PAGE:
taken from: Buffalo News
No Doubt brings gimmick-free flair
DARIEN — When a band embarks on a major tour without a new album to shill, it tends to be a “classic” act, with hair that matches the color of those platinum albums they put out ever so long ago.
So there’s something refreshing about No Doubt’s decision to hit the road again this summer. The Anaheim quartet’s last album came out in 2001, but it’s still on top of its game. As the group tore through its back catalog with obvious relish Friday night at Darien Lake Performing Arts Center, the vibe was the opposite of an Eagles middle-aged money grab.
Sure, the dough doesn’t hurt — judging by the huge, cacophonous audience that took in this show, No Doubt’s drawing power hasn’t waned one iota — but this band played off each other so naturally, and so clearly enjoys being on stage together, no matter how successful their lead singer is on her own. Hell didn’t have to freeze over for this gig to happen.
The band, flanked by a pair of exuberant keyboardists/horn players, got things started with a fantastic rendition of “Spiderwebs,” a song that best represents the appeal of mid-’90s No Doubt. Taking a Ric Ocasek riff and fleshing it out with dance hall horns and some snarky lyrical hooks (e.g., “It’s all your fault/I screen my phone calls”), the song is 15 years old, yet sounded completely fresh.
In fact, very little of the band’s set felt nostalgic. The stage design had a little to do with it—the stark, shimmering white setup looked like some kind of futuristic moon station — but No Doubt’s still-significant coolness begins and ends with Gwen Stefani, who threw herself into these songs with her typical mix of energy and stylishness. Her voice honestly isn’t all that remarkable, and certainly not made for over-the-top junk like “Don’t Speak,” but boy can she bite off a line, like the cathartic “I’m so jealous!” in the tune “Ex-Girlfriend,” or the brilliant, tender metaphor that lies at the heart of the insanely catchy “Bathwater.”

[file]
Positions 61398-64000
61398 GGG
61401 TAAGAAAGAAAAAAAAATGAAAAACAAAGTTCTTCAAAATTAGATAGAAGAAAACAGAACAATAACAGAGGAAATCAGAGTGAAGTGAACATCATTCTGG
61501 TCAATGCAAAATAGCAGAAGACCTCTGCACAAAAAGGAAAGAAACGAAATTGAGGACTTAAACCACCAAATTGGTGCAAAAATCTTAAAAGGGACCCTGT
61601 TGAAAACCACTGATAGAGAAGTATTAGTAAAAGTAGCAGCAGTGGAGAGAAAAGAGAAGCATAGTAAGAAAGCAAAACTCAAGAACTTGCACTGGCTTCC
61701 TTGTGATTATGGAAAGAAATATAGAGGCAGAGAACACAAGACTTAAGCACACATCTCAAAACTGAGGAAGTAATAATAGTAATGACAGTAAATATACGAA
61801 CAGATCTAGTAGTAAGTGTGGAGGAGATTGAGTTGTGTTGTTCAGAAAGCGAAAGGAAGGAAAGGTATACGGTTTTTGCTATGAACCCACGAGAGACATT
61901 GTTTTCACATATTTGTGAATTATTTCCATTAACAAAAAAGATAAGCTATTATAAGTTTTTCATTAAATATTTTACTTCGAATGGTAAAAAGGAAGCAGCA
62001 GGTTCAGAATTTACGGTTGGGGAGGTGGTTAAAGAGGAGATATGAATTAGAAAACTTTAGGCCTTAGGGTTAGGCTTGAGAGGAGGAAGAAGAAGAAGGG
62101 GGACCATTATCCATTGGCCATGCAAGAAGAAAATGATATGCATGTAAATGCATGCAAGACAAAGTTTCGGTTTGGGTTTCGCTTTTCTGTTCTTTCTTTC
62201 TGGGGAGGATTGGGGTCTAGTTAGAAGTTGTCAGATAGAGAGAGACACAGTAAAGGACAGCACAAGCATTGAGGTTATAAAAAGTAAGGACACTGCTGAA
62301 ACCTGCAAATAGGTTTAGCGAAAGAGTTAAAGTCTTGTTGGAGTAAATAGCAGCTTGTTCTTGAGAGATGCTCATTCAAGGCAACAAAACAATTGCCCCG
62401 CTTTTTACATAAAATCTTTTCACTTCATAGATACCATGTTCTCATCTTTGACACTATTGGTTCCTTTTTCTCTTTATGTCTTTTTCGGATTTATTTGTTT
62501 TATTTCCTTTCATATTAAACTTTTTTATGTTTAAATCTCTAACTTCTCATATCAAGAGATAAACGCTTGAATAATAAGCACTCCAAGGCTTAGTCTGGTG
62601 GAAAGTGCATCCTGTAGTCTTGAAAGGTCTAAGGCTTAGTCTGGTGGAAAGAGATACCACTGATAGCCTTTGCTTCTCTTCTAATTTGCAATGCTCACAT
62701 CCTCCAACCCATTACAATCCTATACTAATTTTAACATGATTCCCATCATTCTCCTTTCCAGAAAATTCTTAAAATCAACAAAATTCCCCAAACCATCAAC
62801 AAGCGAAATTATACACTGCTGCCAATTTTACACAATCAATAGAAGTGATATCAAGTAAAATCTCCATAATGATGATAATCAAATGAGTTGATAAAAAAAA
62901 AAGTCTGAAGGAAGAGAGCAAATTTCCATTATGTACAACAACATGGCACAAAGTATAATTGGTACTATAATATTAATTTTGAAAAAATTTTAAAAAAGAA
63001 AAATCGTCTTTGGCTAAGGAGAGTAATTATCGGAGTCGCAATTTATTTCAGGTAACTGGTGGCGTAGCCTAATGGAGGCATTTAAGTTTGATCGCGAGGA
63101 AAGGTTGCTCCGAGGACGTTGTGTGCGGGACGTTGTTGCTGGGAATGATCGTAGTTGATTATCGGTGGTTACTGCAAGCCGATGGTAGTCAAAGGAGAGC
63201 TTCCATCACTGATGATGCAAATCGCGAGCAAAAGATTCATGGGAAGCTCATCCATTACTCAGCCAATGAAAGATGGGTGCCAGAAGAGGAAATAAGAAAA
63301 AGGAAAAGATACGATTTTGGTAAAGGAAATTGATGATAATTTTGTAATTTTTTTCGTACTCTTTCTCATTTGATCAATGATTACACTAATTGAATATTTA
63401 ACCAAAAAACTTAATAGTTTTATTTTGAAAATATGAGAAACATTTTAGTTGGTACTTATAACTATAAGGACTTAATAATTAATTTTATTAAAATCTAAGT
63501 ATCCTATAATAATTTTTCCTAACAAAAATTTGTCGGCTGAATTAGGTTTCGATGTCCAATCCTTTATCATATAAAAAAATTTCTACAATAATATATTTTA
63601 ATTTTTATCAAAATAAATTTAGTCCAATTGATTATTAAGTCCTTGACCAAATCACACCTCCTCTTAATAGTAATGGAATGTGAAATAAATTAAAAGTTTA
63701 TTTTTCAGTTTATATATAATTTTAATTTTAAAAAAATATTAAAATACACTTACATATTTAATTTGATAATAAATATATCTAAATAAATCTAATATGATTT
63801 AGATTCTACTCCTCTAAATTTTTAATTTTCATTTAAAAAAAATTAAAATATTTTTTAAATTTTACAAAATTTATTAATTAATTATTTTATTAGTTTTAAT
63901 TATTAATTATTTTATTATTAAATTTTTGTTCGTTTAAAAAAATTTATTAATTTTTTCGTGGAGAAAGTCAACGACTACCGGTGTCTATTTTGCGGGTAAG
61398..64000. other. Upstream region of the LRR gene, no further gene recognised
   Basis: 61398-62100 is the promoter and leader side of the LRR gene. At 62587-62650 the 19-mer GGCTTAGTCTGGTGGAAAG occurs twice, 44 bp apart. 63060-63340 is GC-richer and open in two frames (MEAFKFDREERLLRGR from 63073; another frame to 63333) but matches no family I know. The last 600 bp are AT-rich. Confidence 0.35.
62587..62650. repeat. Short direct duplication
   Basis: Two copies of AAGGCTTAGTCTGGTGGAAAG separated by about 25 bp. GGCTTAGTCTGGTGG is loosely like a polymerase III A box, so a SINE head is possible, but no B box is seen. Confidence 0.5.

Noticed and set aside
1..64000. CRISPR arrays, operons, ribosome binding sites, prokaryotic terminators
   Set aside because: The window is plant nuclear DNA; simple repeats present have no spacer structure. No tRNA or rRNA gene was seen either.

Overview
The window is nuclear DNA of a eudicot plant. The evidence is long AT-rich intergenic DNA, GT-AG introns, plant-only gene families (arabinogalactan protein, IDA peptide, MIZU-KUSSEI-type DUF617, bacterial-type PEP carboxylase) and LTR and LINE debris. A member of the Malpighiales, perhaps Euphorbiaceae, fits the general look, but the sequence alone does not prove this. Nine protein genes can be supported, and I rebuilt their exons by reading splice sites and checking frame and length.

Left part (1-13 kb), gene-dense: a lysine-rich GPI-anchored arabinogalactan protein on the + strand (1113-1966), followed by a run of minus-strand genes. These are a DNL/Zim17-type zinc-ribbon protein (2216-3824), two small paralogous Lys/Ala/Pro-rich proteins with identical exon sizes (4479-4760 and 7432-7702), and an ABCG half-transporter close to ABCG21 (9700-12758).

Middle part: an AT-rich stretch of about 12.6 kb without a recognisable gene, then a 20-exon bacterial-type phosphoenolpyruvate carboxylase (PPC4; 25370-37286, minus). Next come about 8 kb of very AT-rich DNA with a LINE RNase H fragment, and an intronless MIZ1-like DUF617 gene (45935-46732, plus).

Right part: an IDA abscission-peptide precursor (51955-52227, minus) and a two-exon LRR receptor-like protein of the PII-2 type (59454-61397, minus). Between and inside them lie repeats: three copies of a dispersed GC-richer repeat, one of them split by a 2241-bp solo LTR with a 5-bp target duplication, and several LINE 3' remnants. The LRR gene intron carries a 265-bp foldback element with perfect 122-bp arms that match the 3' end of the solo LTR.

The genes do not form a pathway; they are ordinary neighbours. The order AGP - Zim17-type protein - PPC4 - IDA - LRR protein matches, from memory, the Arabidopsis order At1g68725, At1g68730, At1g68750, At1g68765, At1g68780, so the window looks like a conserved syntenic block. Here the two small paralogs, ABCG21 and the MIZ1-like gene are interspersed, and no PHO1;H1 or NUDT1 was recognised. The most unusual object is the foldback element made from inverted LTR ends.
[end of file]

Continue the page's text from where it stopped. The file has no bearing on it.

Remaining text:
With Stefani’s onstage horsepower leading the way, No Doubt did anything but mail this set in. Whether it was the snotty “Just a Girl,” the blurp-and-bleep funk of “Hey Baby” or the slow-burning reggae love song “Underneath It All,” they made it next to impossible not to get involved.
No Doubt never seemed like musical innovators to especially keep an eye on, but over the years, they’ve compiled a canon of boisterous, adventurous music that has a singular flair, and is completely free of gimmicks. They’re a pop group for sure, but they’ve dressed the hooks so well — in So-Cal ska, new wave, dance hall and just a drop of mall-punk — that they’re not only still catchy, but still relevant.
And as great as the headliner was on this night, they weren’t the best band on the bill. Janelle Monae, the first opening act, put on the kind of performance that is so unique, visceral and true that it’s awfully tough to put into words. Joined by an amazing three-piece band, the singer touched on thunderous, Outkast-like grooves, girl-group R&B and vocal jazz in her very brief set. Like James Brown fronting the JB’s, her elastic voice, nimble dance moves and unbelievable energy made for an artistic force that stops you in your tracks.